I Didn't Know I Had An Eating Disorder
It was easy to know in high school when I was starving myself, using laxatives not as prescribed, and making myself throw up that I most likely had an eating disorder.
I didn’t know I had an eating disorder.
Well, more accurately, I didn’t know I still had an eating disorder.
It was easy to know in high school when I was starving myself, using laxatives not as prescribed, and making myself throw up that I most likely had an eating disorder. This was the way I saw them represented in after school specials, and documentaries in health class. Though when I started seeing a therapist at 16, I was never told I had an eating disorder. I was never offered eating disorder treatment.
As I changed, got older, and my relationship with food morphed, I never starved myself the way I did in high school, I stopped using laxatives, and I didn’t make myself throw *that* frequently. What did continue was rotation of restriction, binging, and excessive exercise.
Often the restriction was in the form of “staying abstinent” as they say in Overeaters Anonymous.** I’d have a meal plan where I cut out binge foods. My list of binge foods seemed grow with each failure to stay abstinent. I thought I was addicted to these foods and to quantity.
I didn’t know that I was still restricting. I didn’t know I was still semi-starving myself. I didn’t know that restriction was one of the biggest risk factors for an eating disorder. I didn’t know it was a risk factor for relapsing back into an eating disorder.
I didn’t know that my “food addiction” really was an eating disorder.
When I was making healthy food choices
When I only ate organic whole foods
When I eliminated gluten, dairy, and sugar
When I became so rigid about food that I imposed my beliefs on everyone around me
When I couldn’t eat anything, but so called “clean” food
I didn’t know that I was restricting.
I didn’t know that my eating disorder morphed into something new.
I didn’t realize all these types of restriction were feeding my eating disorder. I thought I did them all in the name of health.
I didn’t know that having had an eating disorder meant that I should avoid restriction of any type before I healed my relationship with food. I didn’t even know what healing my relationship with food would look like.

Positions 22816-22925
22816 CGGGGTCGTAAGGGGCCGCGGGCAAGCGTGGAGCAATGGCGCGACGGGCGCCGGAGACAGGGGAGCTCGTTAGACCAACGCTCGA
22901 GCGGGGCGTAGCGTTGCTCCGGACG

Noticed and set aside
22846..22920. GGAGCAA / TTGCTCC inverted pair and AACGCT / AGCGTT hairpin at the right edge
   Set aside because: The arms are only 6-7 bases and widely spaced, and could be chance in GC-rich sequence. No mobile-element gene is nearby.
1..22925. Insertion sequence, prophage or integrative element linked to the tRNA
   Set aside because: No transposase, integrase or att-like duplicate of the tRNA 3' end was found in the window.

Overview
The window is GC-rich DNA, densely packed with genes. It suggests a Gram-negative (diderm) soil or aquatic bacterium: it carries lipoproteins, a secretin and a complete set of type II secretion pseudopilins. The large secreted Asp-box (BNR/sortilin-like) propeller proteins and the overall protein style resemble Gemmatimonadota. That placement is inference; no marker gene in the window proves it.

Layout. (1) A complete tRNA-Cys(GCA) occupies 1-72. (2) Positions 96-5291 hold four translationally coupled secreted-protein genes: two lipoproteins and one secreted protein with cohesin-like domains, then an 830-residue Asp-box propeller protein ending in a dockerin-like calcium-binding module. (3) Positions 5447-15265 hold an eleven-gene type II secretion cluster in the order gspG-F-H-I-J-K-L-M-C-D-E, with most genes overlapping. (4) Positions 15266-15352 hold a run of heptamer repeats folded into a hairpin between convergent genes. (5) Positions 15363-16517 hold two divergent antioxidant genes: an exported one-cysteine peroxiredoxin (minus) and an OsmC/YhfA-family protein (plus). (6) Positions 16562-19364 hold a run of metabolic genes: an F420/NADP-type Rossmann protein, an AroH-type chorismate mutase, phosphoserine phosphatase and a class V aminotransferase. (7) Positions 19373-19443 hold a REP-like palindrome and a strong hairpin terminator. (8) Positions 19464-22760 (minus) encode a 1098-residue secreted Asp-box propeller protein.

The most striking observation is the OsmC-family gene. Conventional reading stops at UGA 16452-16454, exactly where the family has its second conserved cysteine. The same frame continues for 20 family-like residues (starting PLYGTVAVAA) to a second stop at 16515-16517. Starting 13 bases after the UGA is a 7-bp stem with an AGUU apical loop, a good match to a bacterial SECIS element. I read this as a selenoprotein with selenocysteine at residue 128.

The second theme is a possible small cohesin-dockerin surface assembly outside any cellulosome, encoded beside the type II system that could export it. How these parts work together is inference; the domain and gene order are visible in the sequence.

But then again, since I was never diagnosed as having an eating disorder, why would I even think about this?
I didn’t know I had an eating disorder. I had no idea that this new type of relationship I had with food was still an eating disorder. Orthorexia. I thought I was trying to recover.
I didn’t know that these types of restriction set up people up for developing binge eating disorder.
I didn’t know binging had nothing to with my morals or my value.
I didn’t know that weight loss was *not* the answer to binging.
I didn’t know restricting was not the answer to binging.
I didn’t know that adopting a healthy lifestyle was not the answer to binging.
I still have never been officially diagnosed with an eating disorder. It doesn’t mean I didn’t have one. Hearing Gloria Lucas of Nalgona Positivity Pride speak for the first time was when I felt like I could finally claim it as my experience. I realized I didn’t need to rely on the patriarchial medical model to validate my experience.
I saw thin, white women with eating disorders represented.
I did not see fat, white women with eating disorders.
I didn’t know I could be fat, stay fat, and have an eating disorder.
I saw straight women with eating disorders represented.
I did not see lesbian, gay, queer, genderqueer, non-binary, or trans people with eating disorders represented.
I didn’t know I could be queer and have an eating disorder.
I saw rich women with eating disorders represented.
I did not see people on food stamps with eating disorders.
I didn’t know I could be working class or poor and have an eating disorder.
It seems so ludicrous to write this now. So obvious.
But this is why representation matters so much.
Now. I. Know.
I had an eating disorder.
I constantly wonder how people will ever get help when they don’t know they have an eating disorder. I constantly wonder how we will ever move the dial on body and fat liberation when so many people cannot experience freedom while nourishing their bodies. I constantly wonder how sustainable recovery is from an eating disorder in a world where violence against bodies with non-dominant systemic identities occurs relentlessly.
So, I claim my experience with an eating disorder. At times, I fear the stigma that comes with this. At times, I think--is it that important? Couldn’t I just say disordered eating? At times, I wonder if my recovery will be judged. At times, I wonder if my recovery will be called into question, because of my size. At times, I wonder if I am damaging the fat acceptance movement by talking about my relationship to food? Because generally everyone assumes that *all* fat people must overeat or they wouldn’t be fat. This just simply isn’t true.
I always come back to sharing my truth. My experience.*
*My experience is limited to being white and having resources to seek a different kind of treatment even if I was using food stamps. Not too long ago, I would say I was recovered. After reading Maria Parades’ blog about the term, I’ve shifted to saying recovery as a way to honor that everyone doesn’t have the same access to being recovered. Treatment (clinical and systemic) is not created equal which means recovery can’t be either.
**OA was useful to me for many reasons, and was eventually detrimental in me trying to heal my relationship with food. I will always hold this duality.
Learn about Sarah's Eating Disorder Recovery Coaching here.